Bridging the Gap - Women and Mountain Storytelling
- Thursday 26 January 2017
In our latest blog, Jo Croston, the programming director at the Banff Mountain Film and Book Festival, talks about bridging the gender gap in outdoor adventure.
In 1995 I took a three-month-long mountain skills semester course in the Canadian Rockies. I was one of four women out of thirty-six at the time. In my first excursions into the true outdoors following the course – climbing, backcountry skiing and the like – I was often the only woman among a bunch of highly spirited men. I enjoyed their company and never felt left out and they always treated me as an equal, as true friends would. I did often wonder though where the other women were. I looked for explanations. I couldn't quite get my head around the fact that they might not be about because they wouldn't enjoy it. That didn't seem right because I’d always had a great time. Nor did the notion that they weren't physically capable of these activities make sense either, because here I was, all five feet of me, making out just fine. I must have been missing something.
Then an odd thing happened. Once I had firmly placed myself in the Canadian Rockies full time and had committed to making it my home, I noticed that, in fact, there were some other very active women in the outdoors. And not only that, they had achieved many great feats in a global arena not to mention in the hills of home. So where were their stories? Why weren't they being celebrated, much less their stories being told in the first place?
When I began work at a local museum and archive, I dove in more deeply and found there was a small but rich history of women in exploration and mountaineering and I had missed all of it. I was delighted to discover the stories of Mary Schäffer Warren, a Rockies explorer in the early twentieth century, and Lizzie Rummel, a true mountain woman who lived most months of the year in a rustic remote cabin with a view of Mount Assiniboine out her front door. And there were others too like Mary Vaux, Georgia Engelhard and Fanny Bullock Workman. Ever since I’d begun climbing I’d always had heroes, women like Lynn Hill and Catherine Destivelle (not to mention climbers like Jeff Lowe and Barry Blanchard). I think I admired Hill’s and Destivelle’s feats just as much as I admired their willingness to hang in there and represent. These were all strong women, in more ways than one.
So, more importantly, where were the endless stories that should have accompanied these strong women? The ones mentioned above did of course have some publicity and perhaps a published work, otherwise I would never have found them, but I think it's fair to say they didn't have the same recognition as perhaps their male contemporaries might have. I have a hunch they were modest, probably didn't like being in the limelight much and perhaps they thought that others might not be interested in what they had to say. Maybe they felt they would be judged or criticised for their achievements through a male lens? Who can say but the women themselves.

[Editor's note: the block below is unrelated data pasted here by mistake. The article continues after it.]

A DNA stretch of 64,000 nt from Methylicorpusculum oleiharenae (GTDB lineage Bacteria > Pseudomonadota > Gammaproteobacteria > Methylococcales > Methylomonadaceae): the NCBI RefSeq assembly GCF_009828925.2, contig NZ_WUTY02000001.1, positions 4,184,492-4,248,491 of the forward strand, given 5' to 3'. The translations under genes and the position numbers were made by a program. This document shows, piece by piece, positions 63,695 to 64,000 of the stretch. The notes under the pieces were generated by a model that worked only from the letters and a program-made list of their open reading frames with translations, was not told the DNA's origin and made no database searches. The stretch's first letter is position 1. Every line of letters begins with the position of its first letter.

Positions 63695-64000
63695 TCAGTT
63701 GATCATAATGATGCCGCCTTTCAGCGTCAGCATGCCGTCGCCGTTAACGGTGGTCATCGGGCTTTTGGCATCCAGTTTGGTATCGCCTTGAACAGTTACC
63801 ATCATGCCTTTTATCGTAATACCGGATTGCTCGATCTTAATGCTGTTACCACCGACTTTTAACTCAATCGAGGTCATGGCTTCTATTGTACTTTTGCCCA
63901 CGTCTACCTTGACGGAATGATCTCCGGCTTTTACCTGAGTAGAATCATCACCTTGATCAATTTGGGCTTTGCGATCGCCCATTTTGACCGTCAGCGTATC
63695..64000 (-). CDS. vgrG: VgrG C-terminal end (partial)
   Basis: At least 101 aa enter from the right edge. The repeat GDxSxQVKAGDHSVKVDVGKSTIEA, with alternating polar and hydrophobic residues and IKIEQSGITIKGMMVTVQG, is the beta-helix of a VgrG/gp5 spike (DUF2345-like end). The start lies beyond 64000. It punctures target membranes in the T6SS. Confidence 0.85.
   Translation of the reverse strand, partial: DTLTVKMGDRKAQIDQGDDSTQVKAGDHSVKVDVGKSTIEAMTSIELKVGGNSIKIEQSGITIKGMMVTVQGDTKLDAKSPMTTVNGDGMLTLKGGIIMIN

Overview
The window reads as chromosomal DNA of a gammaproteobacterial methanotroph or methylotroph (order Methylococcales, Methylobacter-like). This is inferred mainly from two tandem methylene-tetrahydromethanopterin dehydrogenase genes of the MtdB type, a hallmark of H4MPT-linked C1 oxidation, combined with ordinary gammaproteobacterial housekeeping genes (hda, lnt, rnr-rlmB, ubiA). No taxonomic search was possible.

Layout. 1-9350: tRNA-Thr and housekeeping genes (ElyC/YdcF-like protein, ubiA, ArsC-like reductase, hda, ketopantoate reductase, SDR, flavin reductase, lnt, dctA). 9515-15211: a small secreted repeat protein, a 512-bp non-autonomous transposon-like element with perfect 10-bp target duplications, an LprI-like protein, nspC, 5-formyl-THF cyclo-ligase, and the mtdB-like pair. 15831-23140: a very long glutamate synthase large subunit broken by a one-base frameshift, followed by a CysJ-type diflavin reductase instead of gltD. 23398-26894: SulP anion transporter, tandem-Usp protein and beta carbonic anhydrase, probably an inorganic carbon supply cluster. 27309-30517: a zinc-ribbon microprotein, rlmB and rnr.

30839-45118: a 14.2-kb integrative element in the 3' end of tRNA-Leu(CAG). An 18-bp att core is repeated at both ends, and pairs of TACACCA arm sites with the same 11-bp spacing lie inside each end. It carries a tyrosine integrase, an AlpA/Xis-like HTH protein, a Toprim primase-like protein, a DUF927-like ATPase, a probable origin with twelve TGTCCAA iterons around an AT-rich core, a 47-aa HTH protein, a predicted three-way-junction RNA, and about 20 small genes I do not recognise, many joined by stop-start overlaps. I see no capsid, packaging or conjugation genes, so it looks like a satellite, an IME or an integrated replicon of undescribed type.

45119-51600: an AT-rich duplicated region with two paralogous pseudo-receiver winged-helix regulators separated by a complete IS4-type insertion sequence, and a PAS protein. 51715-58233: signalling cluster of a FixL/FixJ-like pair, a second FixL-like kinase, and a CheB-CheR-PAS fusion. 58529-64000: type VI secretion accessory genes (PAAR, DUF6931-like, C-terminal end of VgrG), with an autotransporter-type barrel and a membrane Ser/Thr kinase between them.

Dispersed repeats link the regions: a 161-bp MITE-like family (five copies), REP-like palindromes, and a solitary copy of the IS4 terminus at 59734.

But in storytelling today, in the world of mountain film and literature specifically, I'm delighted that women's voices are finally rising to the surface. We are now unafraid to put ourselves and our stories out there. There is both acceptance and indeed even encouragement to do so from our peers, both men and women. While there is still a tremendous way to go to completely bridge the gender gap, there are certainly modern-day mentors like Ines Papert, Pat Deavoll, Mayan Smith-Gobat and Silvia Vidal who are paving the way for a whole generation that follows. Perhaps what is most refreshing in this recent revelation is that the voice is truly theirs. These women are not afraid to admit vulnerability or weakness or self-doubt. Their stories are rich with insight and self-awareness and humanity. Their stories speak to the inner adventurer in us all and I’m grateful for it.
Joanna grew up and went to university in Eastern Canada but it wasn’t until she moved to the Canadian Rockies permanently in 1998 that she really got schooled. In 2007, after a few years working as a gearhead in some local climbing shops, she finally found a dream job that merged mountain culture with her love of outdoor pursuits when she began working for the Banff Mountain Film and Book Festival. Joanna has been the programming director of the Festival since 2014, and she reads more than seventy mountain literature books and watches 350 mountain films annually. In addition to being a voracious reader and film enthusiast, she is an avid backcountry skier and has skied throughout North America, the Alps, Kashmir and the Indian Himalaya. As a climber she has summited many of the classic 11,000 feet peaks in her own backyard of the Rockies. Her writing has appeared in Highline Magazine, The Canadian Alpine Journal and Alpinist. She also serves on the Mountain Culture Committee of the Alpine Club of Canada and is a representative for the International Alliance for Mountain Film.